This year, I have been participating in the second pilot year of the Teacher Leadership Initiative. This program is a partnership among the National Education Association, National Board of Professional Teaching Standards, and the Center for Teaching Quality. Since August I have been deepening my knowledge about current educational issues, and reflecting on myself as a teacher leader according to the competencies we have studied.
Recently, I realized that in some strange way, I’ve been waiting for a cosmic event that will let me know I can call myself a teacher leader. For instance, perhaps a comet will go streaking across the sky the night I hand in my capstone project. Or there will be a big formal dance, and I will be called to the stage to receive my crown. Something. Somehow, I will know, right?
This is very silly of me, because I know better. I know that leadership can take many forms, and that it evolves over time, and doesn’t need a title. I know this because through the National Board process and the opportunities I have had since then to network with amazing teacher leaders, I know that only some of them have any sort of title to validate their leadership, and that those titles: Teacherpreneur, Department Chair, Mentor, Program Coordinator, Director, Candidate Support Provider– those titles do not encompass what these people have meant to me in my professional life.
My students just finished creating the Tempe Museum of Leadership in my room for the second time. They chose a leader in any field, and honored that person with an interactive multimedia exhibit. We began with this blog entry from Forbes: “Three Types of Leaders the World Needs Most,” and Dan MIller from the Tempe History Museum came and talked with students about exhibit design considerations. Despite a campus-wide printer toner crisis and the wireless server being down for a week, students pulled through, and represented a wide array of inspiring leaders from around the world in their exhibits.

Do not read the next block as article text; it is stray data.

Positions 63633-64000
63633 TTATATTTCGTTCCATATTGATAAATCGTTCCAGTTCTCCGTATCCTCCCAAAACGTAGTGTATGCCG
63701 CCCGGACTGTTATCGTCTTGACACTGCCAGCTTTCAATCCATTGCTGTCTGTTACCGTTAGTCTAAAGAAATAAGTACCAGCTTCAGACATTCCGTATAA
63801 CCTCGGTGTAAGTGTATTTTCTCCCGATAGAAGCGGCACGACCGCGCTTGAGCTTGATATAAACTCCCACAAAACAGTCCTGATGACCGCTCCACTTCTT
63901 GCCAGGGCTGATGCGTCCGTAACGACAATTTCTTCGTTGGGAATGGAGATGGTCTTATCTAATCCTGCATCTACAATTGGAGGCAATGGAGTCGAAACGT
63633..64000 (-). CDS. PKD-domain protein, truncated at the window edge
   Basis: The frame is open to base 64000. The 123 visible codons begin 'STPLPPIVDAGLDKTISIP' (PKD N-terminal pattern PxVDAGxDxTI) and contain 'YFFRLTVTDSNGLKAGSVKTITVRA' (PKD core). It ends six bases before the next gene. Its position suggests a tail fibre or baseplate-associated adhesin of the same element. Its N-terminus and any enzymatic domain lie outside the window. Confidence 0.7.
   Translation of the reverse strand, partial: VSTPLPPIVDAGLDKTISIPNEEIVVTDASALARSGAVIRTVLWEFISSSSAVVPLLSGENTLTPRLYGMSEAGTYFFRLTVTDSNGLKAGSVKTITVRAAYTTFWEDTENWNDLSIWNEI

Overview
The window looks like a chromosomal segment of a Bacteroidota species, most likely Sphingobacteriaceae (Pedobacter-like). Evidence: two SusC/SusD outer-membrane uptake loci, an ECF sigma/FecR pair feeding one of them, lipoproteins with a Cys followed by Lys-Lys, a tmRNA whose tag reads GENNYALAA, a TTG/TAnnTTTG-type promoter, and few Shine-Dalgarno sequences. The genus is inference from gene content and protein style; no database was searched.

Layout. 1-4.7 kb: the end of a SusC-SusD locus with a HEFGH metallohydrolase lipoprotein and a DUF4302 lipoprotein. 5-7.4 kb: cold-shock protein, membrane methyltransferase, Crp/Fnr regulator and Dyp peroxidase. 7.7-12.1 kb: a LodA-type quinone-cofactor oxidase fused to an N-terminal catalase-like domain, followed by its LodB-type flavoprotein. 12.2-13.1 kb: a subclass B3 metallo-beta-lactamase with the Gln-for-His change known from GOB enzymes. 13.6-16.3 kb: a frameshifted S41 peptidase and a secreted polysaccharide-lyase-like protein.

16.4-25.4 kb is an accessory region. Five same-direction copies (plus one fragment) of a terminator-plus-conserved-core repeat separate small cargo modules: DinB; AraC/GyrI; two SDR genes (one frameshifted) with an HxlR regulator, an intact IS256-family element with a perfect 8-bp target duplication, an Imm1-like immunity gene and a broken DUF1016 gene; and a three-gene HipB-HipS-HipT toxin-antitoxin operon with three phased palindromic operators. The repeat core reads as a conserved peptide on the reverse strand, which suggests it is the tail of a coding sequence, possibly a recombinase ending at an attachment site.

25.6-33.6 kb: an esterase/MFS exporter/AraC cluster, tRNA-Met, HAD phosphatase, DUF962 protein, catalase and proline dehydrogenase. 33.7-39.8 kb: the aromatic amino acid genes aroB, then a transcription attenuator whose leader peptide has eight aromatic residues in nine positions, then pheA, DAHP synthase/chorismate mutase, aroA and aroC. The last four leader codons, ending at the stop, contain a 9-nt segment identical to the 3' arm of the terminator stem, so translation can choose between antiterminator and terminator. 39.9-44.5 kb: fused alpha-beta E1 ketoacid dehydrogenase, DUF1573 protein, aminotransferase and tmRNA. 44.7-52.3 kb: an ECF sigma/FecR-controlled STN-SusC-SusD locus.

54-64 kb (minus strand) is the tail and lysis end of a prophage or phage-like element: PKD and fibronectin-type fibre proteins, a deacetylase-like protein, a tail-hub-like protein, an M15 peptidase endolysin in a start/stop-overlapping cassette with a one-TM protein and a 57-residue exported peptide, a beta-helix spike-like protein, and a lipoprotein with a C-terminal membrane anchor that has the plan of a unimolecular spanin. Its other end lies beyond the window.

The students and I are humbled by the accomplishments of people like Malala Yousafzai, Oprah Winfrey, Michelle Obama, Ghandi, Madame C.J. Walker, Martin Luther King, Jr., Bob Marley, and Eminem. We are in awe of Michael Jackson, Kobe Bryant, Pat Tillman, Walt Disney and Andy Goldsworthy. We are happy to teach and learn about Bill Clinton, the local dance teacher and leader of Arizona Swing Kids, not the former POTUS.
While we honor those who lead publicly, we are also inspired by ideas about leadership from Drew Dudley in his Ted Talk “Everyday Leadership.” His idea is that through everyday interactions, we may have an impact on people that we do not even realize. Each one of us can choose to be a leader each day, and the impact can be important, even when we carry no title.
My journey through the Teacher Leadership Initiative has not always been a smooth one. In fact, many times my ideas for leadership were thwarted when met with the realities of my context. Retreat, reflect, re-tool, carry on, see what happens. My capstone goal was to increase the number of National Board candidates in our district, a number which I believe is currently zero. I’m not sure I will have an immediate impact on that number, but it is all a process, right?
I may not have made the progress I originally envisioned, but, when I look at the competencies, I know I have grown. And I have decided that if I can cure myself of this strange myth that one day the people around me will burst into song and a synchronized swim routine about my teacher leadership, as long as I continue on my journey to be my authentic teacher self, and to have a positive influence on the profession, I can call myself a leader.
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